What activity are you most looking forward to enjoying after pandemic restrictions are lifted?

Live music. When I was young, the rock concert spectacle was the major status mark. The first big show I attended was KISS, on the Alive II tour, the height of their spectacle. I was 12 and it made a lasting impression. Live shows have been a major part of my life ever since. The last concert I attended was in October 2019. From 1977 on, I hadn’t lived 12 consecutive months without attending a live music show. Until now. I had advance tickets for 2020 shows, but I also distinctly remember seeing concert posters outside a venue when I gave a talk in early February. A few people had been coughing in the audience. For the first time in my life, I thought: well, let’s wait and see before getting tickets. The early hints of seriousness grew, and the likelihood of our world changing seemed inevitable.

Is there anything on Earth that you find unexpectedly beautiful?

At the risk of sounding like an indigenous cliché, I look for beauty in all kinds of places you’d least expect it. I take photos of sunrises and sunsets, and as much as I hate the cold, I bundle up even if it’s below freezing, to commune with the moon on a clear night. Those are obvious, predictable, but lately, heating water for pasta, I’ve been taking photos from above, of the moment you pour olive oil into the hot water. The way it forms shimmering, light refracting circles and magical penumbral mirrors is striking. I love these transient dances of beauty, the tension between oil and water, lasting no more than a minute or so, always changing, giving you something new to appreciate before it dissipates into Supper: Stage One.

What new social or technological development excites you the most?

I’ve never been a fan of planned obsolescence, though clearly I fall for it over and over, buying new “better” versions of things I own. I don’t have time to continually “improve my experience,” learning new tech, because it takes away from my experience. Hunting out the new place for the same old toggle is time stolen from my work. I don’t need dancing emojis that look like me. I need to know how to crop an image and maybe straighten and brighten it, things I could have done ten incarnations ago in basic photo software that I currently can’t do. I don’t allow proprietary personal-information harvesting or know the thirty “sparkle-tastic” hoops I’m required to jump through to get to basic editing. What would excite me is stabilization so that I could actually do my work instead of watching endless tutorials that don’t help me, anyway.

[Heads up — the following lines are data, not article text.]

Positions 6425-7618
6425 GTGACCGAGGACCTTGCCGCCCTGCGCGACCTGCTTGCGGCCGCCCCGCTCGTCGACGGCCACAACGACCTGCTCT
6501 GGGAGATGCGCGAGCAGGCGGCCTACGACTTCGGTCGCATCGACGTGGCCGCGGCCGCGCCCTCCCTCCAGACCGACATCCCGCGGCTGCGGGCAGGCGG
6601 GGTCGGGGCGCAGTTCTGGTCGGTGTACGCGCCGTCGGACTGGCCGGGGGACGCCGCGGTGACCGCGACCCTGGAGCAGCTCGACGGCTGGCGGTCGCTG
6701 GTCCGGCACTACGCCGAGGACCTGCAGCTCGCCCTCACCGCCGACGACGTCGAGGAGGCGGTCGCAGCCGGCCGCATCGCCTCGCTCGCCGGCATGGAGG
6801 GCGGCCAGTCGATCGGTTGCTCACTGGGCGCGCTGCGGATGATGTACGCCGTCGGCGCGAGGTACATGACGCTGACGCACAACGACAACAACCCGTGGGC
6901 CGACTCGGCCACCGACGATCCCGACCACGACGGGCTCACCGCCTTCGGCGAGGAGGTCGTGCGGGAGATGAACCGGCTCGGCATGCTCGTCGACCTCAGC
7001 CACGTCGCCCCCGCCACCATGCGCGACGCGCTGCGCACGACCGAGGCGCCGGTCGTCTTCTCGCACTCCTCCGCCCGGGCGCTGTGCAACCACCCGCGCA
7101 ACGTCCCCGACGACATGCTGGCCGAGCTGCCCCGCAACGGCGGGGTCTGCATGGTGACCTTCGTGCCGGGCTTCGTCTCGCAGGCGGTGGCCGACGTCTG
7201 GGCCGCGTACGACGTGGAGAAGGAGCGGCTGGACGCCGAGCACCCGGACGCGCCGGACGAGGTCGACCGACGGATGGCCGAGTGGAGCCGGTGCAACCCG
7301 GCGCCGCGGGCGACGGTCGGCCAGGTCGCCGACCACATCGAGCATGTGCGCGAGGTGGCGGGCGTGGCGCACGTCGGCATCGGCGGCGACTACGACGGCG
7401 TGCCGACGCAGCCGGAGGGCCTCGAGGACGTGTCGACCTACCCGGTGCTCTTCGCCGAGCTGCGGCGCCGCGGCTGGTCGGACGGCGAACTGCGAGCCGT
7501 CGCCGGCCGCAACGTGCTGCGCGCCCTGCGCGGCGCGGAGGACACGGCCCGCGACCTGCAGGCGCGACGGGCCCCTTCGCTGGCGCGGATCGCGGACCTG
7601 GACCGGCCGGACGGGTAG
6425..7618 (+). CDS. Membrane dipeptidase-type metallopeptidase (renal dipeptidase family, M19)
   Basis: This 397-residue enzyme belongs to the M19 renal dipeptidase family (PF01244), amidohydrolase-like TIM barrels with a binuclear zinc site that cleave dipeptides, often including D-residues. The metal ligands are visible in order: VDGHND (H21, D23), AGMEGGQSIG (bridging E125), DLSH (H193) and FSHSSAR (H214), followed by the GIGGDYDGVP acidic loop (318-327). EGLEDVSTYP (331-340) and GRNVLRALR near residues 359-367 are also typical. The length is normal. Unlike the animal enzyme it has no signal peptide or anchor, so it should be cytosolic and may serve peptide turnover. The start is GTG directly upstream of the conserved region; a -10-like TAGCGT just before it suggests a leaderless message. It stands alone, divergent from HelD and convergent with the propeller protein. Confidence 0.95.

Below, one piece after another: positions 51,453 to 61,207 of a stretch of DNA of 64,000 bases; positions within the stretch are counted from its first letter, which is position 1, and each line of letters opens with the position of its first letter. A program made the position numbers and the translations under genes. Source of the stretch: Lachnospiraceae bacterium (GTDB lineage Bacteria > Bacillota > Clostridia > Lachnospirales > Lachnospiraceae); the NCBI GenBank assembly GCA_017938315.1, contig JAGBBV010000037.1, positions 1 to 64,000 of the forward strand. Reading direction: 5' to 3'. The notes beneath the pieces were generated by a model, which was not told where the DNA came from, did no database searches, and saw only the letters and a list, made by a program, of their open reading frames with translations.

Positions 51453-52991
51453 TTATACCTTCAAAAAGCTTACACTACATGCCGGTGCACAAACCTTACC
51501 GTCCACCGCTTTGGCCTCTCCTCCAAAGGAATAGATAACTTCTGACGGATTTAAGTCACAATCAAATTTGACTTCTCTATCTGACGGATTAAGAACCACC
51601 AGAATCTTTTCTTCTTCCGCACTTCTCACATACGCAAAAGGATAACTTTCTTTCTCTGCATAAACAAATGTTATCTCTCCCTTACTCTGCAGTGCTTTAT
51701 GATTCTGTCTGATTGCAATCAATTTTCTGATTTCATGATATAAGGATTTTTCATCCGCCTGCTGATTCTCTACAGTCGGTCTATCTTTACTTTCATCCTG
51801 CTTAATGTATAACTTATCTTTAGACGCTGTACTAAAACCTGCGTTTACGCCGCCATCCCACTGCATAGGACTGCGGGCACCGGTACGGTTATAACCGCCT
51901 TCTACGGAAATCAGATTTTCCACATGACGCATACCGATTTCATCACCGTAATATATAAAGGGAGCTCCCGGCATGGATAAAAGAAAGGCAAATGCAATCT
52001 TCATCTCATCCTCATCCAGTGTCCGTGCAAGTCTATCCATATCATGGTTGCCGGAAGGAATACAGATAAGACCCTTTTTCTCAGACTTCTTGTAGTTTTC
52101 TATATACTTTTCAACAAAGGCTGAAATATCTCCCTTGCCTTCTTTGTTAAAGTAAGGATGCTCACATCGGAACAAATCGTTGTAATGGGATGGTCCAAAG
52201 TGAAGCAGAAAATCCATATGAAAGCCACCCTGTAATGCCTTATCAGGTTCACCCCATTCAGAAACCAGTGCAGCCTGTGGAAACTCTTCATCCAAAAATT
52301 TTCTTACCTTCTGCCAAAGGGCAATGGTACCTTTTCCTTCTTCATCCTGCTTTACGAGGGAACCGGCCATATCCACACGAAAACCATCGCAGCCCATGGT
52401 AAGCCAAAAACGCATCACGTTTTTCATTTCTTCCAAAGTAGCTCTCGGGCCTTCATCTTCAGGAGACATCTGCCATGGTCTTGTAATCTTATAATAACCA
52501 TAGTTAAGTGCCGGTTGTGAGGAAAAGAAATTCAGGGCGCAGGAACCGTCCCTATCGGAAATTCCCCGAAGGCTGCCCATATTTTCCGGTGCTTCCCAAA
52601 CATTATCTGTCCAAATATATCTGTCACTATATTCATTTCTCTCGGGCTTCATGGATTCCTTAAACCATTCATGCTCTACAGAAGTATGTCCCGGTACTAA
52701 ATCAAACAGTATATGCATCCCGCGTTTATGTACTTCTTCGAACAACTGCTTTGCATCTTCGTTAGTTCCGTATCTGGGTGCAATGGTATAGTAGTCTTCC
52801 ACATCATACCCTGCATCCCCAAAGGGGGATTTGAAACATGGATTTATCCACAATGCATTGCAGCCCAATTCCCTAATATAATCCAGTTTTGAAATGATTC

What did you most enjoy about writing Apple: Skin to the Core?

The exploratory phase. I knew it wasn’t going to be a traditional memoir, in an “I was born in 1965” kind of way. I knew it would be closer to collage. I loved thinking I was in the middle of writing a poem that I thought would capture a moment, only to discover that each poem was a door leading to further doors that had not been available to me creatively before that moment. As just one example, the book includes a series of poems about a friend/family member. The first one was published maybe a decade ago, a complete idea. The book now contains maybe a dozen more about that relationship, with several other poems that didn’t make the cut. One memory leads to another, onward, and you learn about your life even as you try to document it.

What idea, subject or field are you most looking forward to exploring in 2021?

My whole body of work has been about cultural survival, and 2020 has been about literal survival. I’d like to return to my lifelong concerns instead of worrying about the air around me. So I guess I’m most looking forward to non-lethal air.